privacyIDEA does not implement local user management by design and relies on UserIdResolvers to connect to external user stores instead. Consequently, privacyIDEA queries user stores quite frequently, e.g. to resolve a login name to a user ID while processing an authentication request, which may introduce a significant slowdown. In order to optimize the response time of authentication requests, privacyIDEA 2.19 introduces the user cache which is located in the local database. It can be enabled in the system configuration (see User Cache).

A user cache entry stores the association of a login name in a specific UserIdResolver with a specific user ID for a predefined time called the expiration timeout, e.g. for one week. The processing of further authentication requests by the same user during this timespan does not require any queries to the user store, but only to the user cache.

The user cache should only be enabled if the association of users and user ID is not expected to change often: In case a user is deleted from the user store, but can still be found in the user cache and still has assigned tokens, the user will still be able to authenticate during the expiration timeout! Likewise, any changes to the user ID will not be noticed by privacyIDEA until the corresponding cache entry expires.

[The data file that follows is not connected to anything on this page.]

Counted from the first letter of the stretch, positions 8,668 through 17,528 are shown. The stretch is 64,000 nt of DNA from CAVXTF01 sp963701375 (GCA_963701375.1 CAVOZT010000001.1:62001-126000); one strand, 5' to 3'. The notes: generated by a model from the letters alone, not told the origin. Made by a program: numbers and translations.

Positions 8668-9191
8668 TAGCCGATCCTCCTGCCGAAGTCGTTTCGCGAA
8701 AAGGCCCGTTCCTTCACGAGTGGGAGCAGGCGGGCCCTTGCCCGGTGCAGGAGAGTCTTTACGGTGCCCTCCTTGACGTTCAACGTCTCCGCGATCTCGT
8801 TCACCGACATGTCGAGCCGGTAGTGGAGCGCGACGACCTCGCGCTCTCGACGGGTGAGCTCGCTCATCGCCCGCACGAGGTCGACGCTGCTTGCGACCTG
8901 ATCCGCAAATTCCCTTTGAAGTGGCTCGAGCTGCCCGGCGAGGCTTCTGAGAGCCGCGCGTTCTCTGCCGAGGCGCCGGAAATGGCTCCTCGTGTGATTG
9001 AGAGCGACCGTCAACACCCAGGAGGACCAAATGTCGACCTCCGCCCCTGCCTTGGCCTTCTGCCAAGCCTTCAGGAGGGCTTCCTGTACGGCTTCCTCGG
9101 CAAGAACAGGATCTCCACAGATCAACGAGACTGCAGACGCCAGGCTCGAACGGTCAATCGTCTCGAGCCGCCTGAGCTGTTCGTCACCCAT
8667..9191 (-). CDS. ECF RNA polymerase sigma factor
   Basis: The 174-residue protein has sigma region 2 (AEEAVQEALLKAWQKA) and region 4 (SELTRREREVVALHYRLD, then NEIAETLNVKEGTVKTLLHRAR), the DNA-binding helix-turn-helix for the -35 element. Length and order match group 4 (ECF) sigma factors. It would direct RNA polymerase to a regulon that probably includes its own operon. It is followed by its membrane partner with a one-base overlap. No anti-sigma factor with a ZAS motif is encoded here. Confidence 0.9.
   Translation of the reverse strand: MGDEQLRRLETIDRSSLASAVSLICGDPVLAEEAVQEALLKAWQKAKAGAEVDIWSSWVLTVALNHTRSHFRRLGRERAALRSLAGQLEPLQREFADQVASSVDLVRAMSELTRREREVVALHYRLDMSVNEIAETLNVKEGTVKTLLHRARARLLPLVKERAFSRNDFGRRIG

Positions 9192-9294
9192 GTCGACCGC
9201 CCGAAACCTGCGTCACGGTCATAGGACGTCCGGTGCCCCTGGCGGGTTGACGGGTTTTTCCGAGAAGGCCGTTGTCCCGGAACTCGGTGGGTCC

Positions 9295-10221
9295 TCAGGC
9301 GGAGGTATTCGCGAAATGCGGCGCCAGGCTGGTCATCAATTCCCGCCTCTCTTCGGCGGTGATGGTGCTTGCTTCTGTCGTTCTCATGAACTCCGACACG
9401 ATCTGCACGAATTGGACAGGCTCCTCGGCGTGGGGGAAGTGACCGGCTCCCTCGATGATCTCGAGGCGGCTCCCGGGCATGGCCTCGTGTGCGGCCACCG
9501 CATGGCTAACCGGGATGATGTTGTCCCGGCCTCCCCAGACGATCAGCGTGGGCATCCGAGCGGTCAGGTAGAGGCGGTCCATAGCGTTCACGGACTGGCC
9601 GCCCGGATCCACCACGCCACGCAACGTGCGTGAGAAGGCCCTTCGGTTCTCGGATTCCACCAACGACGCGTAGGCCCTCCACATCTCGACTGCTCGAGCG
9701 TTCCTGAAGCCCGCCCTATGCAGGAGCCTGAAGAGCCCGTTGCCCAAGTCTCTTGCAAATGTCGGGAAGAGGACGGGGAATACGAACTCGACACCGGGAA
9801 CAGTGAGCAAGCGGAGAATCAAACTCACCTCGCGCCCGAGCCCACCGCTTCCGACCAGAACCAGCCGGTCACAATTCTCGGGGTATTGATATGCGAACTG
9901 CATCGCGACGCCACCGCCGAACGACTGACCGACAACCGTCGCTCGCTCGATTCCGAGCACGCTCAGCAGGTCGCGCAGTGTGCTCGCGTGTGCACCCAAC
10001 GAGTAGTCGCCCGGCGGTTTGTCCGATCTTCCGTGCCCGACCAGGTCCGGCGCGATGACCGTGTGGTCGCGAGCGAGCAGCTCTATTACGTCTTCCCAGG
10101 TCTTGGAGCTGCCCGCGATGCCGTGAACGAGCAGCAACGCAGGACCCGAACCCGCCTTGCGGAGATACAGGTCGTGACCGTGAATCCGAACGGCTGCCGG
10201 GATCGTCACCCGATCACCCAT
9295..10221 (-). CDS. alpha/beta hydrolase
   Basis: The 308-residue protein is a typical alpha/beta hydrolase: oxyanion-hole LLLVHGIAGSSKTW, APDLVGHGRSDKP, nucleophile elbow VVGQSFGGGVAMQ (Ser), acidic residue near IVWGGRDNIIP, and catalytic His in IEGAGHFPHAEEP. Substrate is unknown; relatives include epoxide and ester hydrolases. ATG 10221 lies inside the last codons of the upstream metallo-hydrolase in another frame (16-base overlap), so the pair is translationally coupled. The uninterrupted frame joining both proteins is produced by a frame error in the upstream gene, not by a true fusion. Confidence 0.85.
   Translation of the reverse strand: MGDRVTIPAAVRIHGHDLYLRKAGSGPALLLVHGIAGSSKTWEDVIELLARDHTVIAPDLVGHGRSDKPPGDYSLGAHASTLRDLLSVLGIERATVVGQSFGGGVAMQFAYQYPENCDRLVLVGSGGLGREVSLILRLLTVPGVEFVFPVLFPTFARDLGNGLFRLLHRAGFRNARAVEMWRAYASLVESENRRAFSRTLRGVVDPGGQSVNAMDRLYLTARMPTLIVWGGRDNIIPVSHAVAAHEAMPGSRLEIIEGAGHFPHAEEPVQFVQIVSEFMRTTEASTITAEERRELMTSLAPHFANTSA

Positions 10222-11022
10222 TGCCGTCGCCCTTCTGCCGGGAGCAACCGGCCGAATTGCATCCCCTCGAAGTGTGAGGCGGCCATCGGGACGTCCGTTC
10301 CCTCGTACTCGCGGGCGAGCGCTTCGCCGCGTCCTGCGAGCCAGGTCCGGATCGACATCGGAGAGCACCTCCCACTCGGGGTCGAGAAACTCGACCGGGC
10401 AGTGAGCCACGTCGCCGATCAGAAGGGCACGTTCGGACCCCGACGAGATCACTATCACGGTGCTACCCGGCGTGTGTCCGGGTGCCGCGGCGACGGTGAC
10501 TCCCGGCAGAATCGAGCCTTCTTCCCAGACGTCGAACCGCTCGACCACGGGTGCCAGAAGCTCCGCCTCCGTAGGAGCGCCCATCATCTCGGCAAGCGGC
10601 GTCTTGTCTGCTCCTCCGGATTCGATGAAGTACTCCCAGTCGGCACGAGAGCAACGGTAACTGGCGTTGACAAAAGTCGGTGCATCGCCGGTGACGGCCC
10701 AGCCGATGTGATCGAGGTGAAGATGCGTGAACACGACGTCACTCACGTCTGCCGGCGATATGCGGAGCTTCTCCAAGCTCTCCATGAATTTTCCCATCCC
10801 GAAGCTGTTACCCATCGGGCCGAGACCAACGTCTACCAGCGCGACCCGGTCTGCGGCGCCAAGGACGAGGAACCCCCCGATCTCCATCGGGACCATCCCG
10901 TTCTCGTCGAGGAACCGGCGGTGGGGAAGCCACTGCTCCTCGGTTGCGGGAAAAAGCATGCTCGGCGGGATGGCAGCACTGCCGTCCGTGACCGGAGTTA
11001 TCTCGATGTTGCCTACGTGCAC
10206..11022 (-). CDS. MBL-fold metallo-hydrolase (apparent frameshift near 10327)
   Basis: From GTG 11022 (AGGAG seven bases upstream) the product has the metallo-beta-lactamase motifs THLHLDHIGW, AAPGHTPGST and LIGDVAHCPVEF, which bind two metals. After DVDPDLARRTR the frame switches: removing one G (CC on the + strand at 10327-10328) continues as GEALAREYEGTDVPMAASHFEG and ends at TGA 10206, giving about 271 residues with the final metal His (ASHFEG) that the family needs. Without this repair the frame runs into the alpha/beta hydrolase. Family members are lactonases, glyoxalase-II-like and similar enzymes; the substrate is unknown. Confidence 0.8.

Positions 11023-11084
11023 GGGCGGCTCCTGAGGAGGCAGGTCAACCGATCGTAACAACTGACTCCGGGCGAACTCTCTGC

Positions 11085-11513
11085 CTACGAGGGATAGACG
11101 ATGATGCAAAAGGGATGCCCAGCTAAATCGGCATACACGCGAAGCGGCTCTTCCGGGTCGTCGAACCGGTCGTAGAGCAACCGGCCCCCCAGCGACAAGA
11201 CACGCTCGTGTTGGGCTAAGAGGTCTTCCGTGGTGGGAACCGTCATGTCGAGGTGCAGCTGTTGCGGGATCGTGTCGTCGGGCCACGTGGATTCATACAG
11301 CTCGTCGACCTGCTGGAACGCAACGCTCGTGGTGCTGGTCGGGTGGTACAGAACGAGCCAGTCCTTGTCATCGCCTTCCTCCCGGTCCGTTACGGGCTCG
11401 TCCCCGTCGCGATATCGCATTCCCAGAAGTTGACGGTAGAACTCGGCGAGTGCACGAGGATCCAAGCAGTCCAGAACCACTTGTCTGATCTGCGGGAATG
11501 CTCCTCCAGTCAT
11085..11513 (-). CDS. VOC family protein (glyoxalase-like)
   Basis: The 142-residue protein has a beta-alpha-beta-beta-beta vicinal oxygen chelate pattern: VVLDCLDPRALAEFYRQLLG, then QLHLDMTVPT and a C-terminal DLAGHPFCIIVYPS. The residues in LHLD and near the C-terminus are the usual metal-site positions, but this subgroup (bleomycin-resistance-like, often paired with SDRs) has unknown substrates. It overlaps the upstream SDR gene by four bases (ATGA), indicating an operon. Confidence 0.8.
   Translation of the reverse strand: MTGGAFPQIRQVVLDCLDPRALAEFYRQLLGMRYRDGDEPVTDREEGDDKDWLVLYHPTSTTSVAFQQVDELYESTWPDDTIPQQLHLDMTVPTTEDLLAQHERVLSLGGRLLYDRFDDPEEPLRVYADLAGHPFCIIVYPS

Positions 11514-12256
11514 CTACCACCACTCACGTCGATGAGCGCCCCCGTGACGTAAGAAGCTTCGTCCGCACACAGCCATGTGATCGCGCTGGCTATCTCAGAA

Expired cache entries are not deleted from the user cache table automatically. Instead, the tool privacyidea-usercache-cleanup should be used to delete expired cache entries from the database, e.g. in a cronjob.

However, cache entries are removed at some defined events:

  • If a UserIdResolver is modified or deleted, all cache entries belonging to this resolver are deleted.
  • If a user is modified or deleted in an editable UserIdResolver, all cache entries belonging to this user are deleted.


Realms with multiple UserIdResolvers are a special case: If a user userX tries to authenticate in a realm with two UserIdResolvers resolverA (with highest priority) and resolverB, the user cache is queried to find the user ID of userX in the UserIdResolver resolverA. If the cache contains no matching entry, resolverA itself is queried for a matching user ID! Only if resolverA does not find a corresponding user, the user cache is queried to determine the user ID of userX in resolverB. If no matching entry can be found, resolverB is queried.